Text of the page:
Lacklustre growth and rising uncertainty has focused the world’s attention on the state of China’s economy.
After a strong start to 2023, Chinese economic activity has sharply fallen short of expectations. Exports have collapsed. Consumption, production and investment have slowed, while inflation levelled out and the unemployment rate edged up. The Chinese renminbi hit new lows in August and September 2023, driven by worries about the domestic economy.
Former US treasury secretary Larry Summers has made ominous comparisons between China, Russia and Japan, saying that ‘people are going to look back at some of the economic forecasts about China in 2020 in the same way they looked back at economic forecasts for Russia that were made in 1960 or for Japan in 1990’.
As always, there are cyclical and structural factors at play in the unfolding economic outlook. Among the cyclical factors are scars from the COVID-19 pandemic — deteriorating balance sheets, an ailing property sector and a limited macroeconomic policy response. Meanwhile, structural pressures are weighing on confidence as regulatory, security and political stability concerns continue to mount.
After three years of pandemic pressure, the balance sheets of households, enterprises and local governments are stretched. Unlike the United States, China’s government did not hand out large subsidies to households and enterprises during the COVID-19 pandemic. Without that demand-side stimulus, Chinese consumption has been sluggish.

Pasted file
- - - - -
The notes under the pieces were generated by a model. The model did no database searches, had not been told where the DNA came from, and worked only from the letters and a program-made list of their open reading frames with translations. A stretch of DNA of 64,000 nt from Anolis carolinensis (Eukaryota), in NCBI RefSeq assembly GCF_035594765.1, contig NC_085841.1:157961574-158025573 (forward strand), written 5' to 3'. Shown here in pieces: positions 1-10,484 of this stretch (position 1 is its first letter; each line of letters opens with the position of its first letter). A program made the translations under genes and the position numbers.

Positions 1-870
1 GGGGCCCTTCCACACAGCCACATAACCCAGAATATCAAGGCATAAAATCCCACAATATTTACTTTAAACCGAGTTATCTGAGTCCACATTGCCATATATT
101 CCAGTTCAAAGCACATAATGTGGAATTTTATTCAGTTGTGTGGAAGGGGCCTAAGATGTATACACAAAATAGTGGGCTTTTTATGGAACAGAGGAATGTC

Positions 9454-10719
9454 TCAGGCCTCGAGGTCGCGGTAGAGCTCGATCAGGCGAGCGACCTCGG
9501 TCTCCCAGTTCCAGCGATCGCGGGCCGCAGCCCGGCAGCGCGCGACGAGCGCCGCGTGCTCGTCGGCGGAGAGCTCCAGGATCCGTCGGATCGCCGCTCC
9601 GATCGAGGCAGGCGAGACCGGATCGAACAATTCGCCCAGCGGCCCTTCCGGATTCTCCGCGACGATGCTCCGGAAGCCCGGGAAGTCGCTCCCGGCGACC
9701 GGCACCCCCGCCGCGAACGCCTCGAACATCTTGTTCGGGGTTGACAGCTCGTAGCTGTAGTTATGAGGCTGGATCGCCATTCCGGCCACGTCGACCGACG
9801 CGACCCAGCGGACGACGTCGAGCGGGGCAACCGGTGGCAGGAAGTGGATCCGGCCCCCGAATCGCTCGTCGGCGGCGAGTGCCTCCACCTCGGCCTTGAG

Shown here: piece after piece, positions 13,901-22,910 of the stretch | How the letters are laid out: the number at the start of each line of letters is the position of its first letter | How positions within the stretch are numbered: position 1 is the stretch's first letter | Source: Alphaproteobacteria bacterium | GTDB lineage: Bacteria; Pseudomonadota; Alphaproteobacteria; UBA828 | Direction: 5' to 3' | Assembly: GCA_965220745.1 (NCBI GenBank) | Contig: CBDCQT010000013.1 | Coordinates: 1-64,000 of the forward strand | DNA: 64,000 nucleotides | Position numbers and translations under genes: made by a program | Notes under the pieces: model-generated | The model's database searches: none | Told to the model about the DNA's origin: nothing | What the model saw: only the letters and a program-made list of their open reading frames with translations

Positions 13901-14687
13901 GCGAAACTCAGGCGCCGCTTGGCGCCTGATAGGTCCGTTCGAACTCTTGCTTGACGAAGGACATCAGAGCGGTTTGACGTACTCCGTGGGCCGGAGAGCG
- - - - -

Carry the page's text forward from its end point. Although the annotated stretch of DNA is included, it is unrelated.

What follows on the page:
Financially, China’s biggest worries revolve around the property sector. If this sector were to collapse, the consequences would be very damaging.
But one difference between China’s situation and that of, for example, the 2007–08 US subprime crisis, is the lack of visible negative equity in Chinese property. This is due to the substantial down payments required in China, especially for second or third property purchases, which range from 60 to 90 per cent. If property prices were to drop — and they haven’t yet substantially in most areas — the property sector’s contribution to financial crisis risk would be smaller than that of the United States in the global financial crisis, although the resultant losses in terms of household wealth and economic growth could still be large.
Fiscal and monetary responses to China’s current woes have been modest, both during and after the worst phases of the COVID-19 pandemic. This is despite China’s facing deflation rather than inflation risk, in contrast to the United States and Europe. Since late 2020, real interest rates have been relatively flat, even increasing over several quarters when the consumer price index fell faster than the policy rate.
The lack of aggregate easing reflects current policy objectives. Supply-side reforms have dominated demand-side considerations in policy thinking.
There are also structural pressures on Chinese growth. Not least among them are regulatory actions that severely dampened business confidence, especially among technology companies and foreign-invested enterprises.